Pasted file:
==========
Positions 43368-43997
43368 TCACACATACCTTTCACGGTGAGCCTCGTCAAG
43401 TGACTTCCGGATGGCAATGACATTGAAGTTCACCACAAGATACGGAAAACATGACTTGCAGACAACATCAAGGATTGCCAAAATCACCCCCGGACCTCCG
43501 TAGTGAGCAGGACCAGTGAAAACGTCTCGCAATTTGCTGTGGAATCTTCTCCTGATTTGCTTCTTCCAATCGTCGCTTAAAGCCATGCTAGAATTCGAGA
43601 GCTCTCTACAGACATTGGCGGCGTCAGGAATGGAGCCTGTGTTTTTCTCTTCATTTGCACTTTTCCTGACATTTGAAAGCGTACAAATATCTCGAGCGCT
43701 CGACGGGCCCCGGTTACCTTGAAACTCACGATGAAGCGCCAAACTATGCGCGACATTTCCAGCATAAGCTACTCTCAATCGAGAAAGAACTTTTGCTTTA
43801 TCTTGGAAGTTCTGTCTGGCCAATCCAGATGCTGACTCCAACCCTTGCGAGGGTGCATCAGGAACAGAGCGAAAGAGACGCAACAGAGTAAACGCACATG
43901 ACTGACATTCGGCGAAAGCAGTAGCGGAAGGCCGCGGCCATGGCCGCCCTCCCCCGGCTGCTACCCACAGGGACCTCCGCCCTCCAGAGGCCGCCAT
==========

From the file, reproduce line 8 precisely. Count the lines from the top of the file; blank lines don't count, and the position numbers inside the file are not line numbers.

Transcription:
43901 ACTGACATTCGGCGAAAGCAGTAGCGGAAGGCCGCGGCCATGGCCGCCCTCCCCCGGCTGCTACCCACAGGGACCTCCGCCCTCCAGAGGCCGCCAT